Interest Rates are still low.  The Fed raised rates yesterday for the 4th time in 2018, bringing the Fed Funds Rate to 2.5%.  Clearly the market did not like the tone of the comments – including expectations for potentially 2 more hikes in 2019.  Tightening is rarely met with excitement, as why would the market like policy that works contrary to growth.  However, we are willing to go out on a limb and question why people think a 3% neutral rate is high enough to have a material affect on a growing economy, especially given all of the positive attributes of the current expansion.

Lastly, we point out that reportedly we have been experiencing an historic year-end liquidation by hedge funds, due to underperformance, resulting in the selling of trillions of dollars worldwide in equities.  An end to this selling could relieve some downside pressure.

Our (Ed and Amie) belief is still that this is a (albeit painful) correction in a secular bull market. The hard reality is that every expansion and subsequent secular bull market in the United States has contained periods of difficult and confusing downside. We encourage you to stay the course, not worry about short term movements, put your statements aside this month, ENJOY your family and friends over the holidays. In the meantime, trust us to do the heavy lifting and watch economic indicators, consumer and corporate health, and market responses day by day.  We are here for you.  Happy Holidays!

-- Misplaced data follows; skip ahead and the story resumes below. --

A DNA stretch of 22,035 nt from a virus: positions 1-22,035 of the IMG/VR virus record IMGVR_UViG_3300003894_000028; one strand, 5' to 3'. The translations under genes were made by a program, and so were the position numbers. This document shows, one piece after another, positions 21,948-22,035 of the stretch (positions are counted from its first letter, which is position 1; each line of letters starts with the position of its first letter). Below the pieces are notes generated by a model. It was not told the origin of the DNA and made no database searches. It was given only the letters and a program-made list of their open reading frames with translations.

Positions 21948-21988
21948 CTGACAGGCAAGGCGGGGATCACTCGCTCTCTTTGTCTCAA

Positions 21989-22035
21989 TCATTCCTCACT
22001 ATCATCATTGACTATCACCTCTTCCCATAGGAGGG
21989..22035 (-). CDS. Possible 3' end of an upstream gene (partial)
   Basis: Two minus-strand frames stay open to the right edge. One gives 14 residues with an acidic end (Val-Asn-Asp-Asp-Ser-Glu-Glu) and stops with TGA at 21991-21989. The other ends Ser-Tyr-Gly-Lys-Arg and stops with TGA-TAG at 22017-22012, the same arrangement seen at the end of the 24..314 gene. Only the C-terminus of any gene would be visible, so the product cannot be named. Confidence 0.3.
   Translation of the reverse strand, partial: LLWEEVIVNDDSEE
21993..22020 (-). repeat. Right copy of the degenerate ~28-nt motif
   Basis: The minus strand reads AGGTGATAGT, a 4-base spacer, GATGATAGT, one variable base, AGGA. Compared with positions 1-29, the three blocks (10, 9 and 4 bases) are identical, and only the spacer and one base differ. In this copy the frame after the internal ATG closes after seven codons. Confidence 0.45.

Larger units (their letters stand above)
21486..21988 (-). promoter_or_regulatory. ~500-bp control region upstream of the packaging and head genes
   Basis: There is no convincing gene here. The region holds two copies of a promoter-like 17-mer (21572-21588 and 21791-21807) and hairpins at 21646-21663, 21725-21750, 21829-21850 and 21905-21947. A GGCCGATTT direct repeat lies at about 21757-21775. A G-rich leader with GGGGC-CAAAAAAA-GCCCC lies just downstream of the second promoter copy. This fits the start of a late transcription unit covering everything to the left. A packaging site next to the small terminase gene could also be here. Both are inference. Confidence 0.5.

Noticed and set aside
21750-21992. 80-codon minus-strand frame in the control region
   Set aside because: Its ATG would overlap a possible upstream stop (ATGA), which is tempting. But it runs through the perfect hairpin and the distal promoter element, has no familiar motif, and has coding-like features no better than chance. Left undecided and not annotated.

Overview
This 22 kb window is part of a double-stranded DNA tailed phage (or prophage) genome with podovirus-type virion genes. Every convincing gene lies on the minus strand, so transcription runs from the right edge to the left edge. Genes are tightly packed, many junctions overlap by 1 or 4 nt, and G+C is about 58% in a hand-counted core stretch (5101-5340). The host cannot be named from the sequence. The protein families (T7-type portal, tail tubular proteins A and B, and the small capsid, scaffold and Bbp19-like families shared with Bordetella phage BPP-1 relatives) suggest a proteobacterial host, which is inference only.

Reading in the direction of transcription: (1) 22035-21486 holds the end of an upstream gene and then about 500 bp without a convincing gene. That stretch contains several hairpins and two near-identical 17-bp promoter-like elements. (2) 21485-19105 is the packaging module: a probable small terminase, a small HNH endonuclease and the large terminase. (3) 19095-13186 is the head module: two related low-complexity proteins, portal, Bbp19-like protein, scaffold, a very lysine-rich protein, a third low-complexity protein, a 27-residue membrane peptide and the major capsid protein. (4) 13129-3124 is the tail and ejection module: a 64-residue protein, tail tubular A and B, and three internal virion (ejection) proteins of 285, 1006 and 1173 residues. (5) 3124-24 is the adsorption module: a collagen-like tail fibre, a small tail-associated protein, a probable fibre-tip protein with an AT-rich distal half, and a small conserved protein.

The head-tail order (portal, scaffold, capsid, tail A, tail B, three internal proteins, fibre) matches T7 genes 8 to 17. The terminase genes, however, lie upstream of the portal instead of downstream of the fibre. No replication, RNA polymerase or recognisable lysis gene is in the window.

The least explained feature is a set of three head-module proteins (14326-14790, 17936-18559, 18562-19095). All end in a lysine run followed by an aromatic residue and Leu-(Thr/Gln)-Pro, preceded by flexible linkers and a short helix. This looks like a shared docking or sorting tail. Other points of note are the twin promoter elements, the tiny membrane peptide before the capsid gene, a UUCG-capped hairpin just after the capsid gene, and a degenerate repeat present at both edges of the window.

Please reach out to us anytime to discuss this or anything else.



This material is being provided for information purposes only and is not a complete description, nor is it a recommendation. The information has been obtained from sources considered to be reliable, but we do not guarantee that the foregoing material is accurate or complete. The information contained in this report does not purport to be a complete description of the securities, markets, or developments referred to in this material. Any opinions are those of Amie Marks and Edward Baehrend and not necessarily those of Raymond James. Investing involves risk and investors may incur a profit or a loss. Past performance may not be indicative of future results.  Leading Economic Indicators are selected economic statistics that have proven valuable as a group in estimating the direction and magnitude of economic change. The Dow Jones Industrial Average (DJIA), commonly known as “The Dow” is an index representing 30 stock of companies maintained and reviewed by the editors of the Wall Street Journal. Inclusion of these indexes is for illustrative purposes only. Indices are not available for direct investment. Any investor who attempts to mimic the performance of an index would incur fees and expenses which would reduce returns. Expressions of opinion are as of this date and are subject to change without notice. There is no guarantee that these statements, opinions or forecasts provided herein will prove to be correct. Individual investor’s results will vary. Future investment performance cannot be guaranteed, investment yields will fluctuate with market conditions.